One in 5 retirees doesn’t see this expense coming – or its $315,000 cost tag.
According to the Society of Actuaries study, only one in four retired persons has not experienced any shocking event during retirement. These events, such as a large dental bill, often have a high price tag. This can be especially difficult for retirees because, unlike working and earning a steady income, they must rely on long-term planning and establish monthly distribution checks. The good news is: These shocks can be avoided by increasing your savings. We discuss with retired clients how many months we want to keep our savings aside for unexpected or unusual expenses.
Caring and support for loved ones
This is one of the most unexpected retirement expenses, including the medical needs of a spouse, parent, or child. This will require financial resources and could also involve relocating and consuming hours upon hours of personal time.
Caregiving can lead to financial hardships: According to the report, spousal caregivers aged 59-66 had 50% less IRA assets, 39% lower non-IRA assets, 11% less Social Security income, and 50% less in IRA assets than married non-caregivers. Planning for this stage can be difficult due to the high price difference. The more costly option is the Alzheimer’s unit, which provides 24/7 monitoring for elderly patients. Planning for this stage of your life begins with “looking at your family’s medical history.” It is also essential to consider long-term care insurance.
A study from Fidelity showed that couples 65 and older could expect to spend approximately $315,000 after-tax dollars for their health and medical expenses during retirement. According to the Society of Actuaries, nearly half of retired people are shocked by large out-of-pocket prescription and medical expenses. This does not apply to clients who want to live in assisted living, where someone can cook for them or a nurse checks in on them. RBC Wealth Management’s report found that 65-year-olds in good health can expect to spend up to $100,000 per year on long-term care costs. This includes nursing-home care or home care. Planning for retirement involves considering your health and the quality of your life. You will need additional funds to pay for specialists and medication in your later years.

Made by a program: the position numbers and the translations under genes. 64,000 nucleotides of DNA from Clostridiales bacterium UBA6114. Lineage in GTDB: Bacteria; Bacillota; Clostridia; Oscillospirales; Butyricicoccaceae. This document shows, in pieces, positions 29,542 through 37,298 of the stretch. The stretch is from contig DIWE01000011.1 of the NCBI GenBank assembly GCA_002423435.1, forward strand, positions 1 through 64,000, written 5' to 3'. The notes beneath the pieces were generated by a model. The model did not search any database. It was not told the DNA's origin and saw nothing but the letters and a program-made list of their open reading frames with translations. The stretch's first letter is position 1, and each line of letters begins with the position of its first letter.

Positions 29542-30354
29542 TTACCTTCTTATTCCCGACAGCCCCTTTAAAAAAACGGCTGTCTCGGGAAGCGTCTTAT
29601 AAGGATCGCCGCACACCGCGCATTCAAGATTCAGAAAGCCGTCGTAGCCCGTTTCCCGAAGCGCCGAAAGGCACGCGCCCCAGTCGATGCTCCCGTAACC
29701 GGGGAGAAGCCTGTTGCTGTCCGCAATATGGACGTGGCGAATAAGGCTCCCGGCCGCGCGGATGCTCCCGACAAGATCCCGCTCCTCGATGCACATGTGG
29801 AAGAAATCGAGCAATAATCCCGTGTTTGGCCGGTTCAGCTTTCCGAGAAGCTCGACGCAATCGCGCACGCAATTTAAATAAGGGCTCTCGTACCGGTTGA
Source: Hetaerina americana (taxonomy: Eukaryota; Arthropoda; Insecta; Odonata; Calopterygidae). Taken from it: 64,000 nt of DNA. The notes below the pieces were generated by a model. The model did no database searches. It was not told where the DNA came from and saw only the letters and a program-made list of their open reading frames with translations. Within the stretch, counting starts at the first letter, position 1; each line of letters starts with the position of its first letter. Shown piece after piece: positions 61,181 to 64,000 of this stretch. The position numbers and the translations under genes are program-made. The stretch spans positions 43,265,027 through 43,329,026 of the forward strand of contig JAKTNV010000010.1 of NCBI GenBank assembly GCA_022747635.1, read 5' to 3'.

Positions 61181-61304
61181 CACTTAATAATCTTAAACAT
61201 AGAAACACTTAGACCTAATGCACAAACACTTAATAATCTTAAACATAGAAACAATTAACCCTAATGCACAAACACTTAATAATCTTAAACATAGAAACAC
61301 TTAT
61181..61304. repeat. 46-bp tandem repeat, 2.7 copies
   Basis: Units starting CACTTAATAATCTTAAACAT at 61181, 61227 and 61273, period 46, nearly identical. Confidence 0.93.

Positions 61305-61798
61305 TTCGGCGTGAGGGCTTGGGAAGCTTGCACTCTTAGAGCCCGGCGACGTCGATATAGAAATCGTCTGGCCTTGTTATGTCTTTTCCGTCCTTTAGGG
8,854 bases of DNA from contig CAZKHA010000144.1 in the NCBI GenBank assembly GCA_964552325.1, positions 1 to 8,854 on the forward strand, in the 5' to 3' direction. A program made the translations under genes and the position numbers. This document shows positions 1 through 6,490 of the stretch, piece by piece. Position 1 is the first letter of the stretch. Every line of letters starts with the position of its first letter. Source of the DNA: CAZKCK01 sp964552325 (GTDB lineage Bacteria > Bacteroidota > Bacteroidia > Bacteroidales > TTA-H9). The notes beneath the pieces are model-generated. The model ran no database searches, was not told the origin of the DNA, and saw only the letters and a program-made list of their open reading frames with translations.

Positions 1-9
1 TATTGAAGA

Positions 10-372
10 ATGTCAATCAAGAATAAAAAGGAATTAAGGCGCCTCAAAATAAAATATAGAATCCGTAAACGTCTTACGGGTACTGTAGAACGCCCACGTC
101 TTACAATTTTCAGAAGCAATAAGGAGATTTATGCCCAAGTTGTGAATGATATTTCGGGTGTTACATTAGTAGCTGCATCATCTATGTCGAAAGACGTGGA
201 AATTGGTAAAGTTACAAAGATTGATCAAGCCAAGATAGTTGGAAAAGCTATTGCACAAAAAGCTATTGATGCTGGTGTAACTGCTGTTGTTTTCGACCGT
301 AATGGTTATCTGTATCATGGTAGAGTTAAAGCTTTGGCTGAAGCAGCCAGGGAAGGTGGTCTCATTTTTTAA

According to a Harvard University’s Joint Center for Housing Studies report, 76% of 65-79-year-olds and 68% of over 80-year-olds live in single-family homes. According to an AARP survey, almost three-quarters of those over 50 say they would rather stay in their homes as they age. The Society of Actuaries reported that 28% of seniors would need to repair or upgrade their homes in retirement. A report found that 16% said they were shocked by their home’s decline in value by more than 25 percent.
However, if you plan on home repairs in retirement and do the same thing when you are not there, you will know that things can break down. You have many options to deal with these unexpected expenses, including reverse mortgages and home equity loans (HELOCs).
Having at least one income source is essential to cover unexpected expenses such as home repairs when you plan for retirement. We have two additional sources of income to help with unforeseen costs that should not affect our retirement plans.
According to the Society of Actuaries report, 24% of retirees were surprised at the unexpected costs of major dental work. According to Health View Insights research, seniors can expect to pay more than $20,000 for dental premiums and more than $12,000 for shared costs between the ages of 65 and 87. While Medicare does cover some things, Medicare “doesn’t cover dental for fillings or pulling teeth.” People should seriously consider getting dental coverage. You can avoid stress and plan better for these expenses in retirement.
According to a report by Securian, 52% of young adults live with their parents, almost twice the number who did in 1960. Therefore, it’s so tricky to include it in retirement planning. These expenses are impossible to model financially and often occur in bad times like a recession.